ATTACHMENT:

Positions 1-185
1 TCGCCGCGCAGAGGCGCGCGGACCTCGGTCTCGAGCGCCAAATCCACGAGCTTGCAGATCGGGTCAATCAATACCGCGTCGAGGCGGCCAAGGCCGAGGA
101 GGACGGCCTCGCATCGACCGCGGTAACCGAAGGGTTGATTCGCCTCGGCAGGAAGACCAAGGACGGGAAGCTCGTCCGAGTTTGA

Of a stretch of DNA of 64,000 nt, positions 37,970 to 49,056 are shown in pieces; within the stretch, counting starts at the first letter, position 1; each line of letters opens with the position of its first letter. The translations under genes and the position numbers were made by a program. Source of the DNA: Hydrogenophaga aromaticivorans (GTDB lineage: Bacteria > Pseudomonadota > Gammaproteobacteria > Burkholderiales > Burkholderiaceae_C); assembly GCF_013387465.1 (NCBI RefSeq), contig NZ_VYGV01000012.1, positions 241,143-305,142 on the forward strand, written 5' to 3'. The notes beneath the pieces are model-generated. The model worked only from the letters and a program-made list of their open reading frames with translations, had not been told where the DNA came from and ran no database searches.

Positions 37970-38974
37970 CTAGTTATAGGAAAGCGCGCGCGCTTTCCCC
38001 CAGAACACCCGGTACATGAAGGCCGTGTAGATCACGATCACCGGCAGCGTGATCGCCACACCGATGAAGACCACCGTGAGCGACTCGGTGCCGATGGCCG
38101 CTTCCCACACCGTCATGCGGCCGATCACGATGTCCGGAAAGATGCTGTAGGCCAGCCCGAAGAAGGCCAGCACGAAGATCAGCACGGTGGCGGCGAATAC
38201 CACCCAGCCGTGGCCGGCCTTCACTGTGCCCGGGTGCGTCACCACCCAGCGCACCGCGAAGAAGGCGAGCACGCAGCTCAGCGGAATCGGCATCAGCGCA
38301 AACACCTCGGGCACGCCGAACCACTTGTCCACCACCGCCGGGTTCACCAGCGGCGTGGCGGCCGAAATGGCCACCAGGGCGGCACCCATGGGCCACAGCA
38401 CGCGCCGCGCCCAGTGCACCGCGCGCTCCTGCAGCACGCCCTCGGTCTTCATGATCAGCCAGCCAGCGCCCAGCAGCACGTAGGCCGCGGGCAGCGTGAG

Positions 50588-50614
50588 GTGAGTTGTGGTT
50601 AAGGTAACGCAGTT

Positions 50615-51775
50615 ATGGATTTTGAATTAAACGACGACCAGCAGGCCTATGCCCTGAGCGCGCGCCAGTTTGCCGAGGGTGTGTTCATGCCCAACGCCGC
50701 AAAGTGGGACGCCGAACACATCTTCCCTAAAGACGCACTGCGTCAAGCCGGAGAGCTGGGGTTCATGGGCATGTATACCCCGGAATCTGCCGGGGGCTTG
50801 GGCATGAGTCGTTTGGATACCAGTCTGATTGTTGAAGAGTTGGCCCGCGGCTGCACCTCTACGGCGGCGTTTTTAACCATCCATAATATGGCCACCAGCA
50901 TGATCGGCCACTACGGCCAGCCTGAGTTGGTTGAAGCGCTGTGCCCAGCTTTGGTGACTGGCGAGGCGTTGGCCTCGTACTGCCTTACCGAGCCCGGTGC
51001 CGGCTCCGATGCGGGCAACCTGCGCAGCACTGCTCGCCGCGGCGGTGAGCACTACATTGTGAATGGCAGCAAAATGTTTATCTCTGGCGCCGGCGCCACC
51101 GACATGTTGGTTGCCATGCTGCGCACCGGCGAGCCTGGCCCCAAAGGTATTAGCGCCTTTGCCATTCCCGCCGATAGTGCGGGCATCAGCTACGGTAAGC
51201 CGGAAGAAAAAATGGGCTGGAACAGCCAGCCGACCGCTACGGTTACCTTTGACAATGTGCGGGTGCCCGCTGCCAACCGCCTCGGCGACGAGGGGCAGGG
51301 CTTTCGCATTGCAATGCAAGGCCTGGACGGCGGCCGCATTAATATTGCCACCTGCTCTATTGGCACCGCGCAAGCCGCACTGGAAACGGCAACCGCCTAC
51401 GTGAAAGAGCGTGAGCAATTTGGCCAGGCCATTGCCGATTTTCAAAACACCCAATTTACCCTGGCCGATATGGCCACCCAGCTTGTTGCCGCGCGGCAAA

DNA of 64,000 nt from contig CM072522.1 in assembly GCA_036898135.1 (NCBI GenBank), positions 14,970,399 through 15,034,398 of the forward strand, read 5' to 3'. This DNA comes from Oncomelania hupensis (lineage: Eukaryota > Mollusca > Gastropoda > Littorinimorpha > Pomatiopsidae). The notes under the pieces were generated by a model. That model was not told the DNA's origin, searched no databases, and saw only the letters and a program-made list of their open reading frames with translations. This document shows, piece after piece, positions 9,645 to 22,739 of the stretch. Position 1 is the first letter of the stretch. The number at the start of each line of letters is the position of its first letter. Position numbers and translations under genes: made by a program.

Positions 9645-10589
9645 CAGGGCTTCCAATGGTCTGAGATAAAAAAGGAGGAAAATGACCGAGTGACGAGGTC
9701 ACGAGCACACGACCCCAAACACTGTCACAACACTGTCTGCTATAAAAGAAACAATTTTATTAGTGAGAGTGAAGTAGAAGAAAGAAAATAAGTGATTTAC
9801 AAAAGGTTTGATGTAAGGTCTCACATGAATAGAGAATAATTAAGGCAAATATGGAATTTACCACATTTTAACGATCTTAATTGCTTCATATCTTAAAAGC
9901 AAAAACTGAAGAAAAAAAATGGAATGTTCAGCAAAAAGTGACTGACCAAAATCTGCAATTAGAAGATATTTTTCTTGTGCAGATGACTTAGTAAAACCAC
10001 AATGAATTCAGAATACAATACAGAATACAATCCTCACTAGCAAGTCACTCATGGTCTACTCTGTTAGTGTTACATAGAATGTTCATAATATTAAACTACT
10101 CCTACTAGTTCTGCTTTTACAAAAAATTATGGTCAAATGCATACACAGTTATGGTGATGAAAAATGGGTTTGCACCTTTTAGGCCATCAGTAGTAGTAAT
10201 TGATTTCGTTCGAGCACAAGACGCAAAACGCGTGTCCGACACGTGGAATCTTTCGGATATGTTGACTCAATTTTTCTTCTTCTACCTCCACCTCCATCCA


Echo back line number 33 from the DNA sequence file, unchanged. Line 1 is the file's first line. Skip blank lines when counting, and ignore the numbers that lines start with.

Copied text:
10201 TGATTTCGTTCGAGCACAAGACGCAAAACGCGTGTCCGACACGTGGAATCTTTCGGATATGTTGACTCAATTTTTCTTCTTCTACCTCCACCTCCATCCA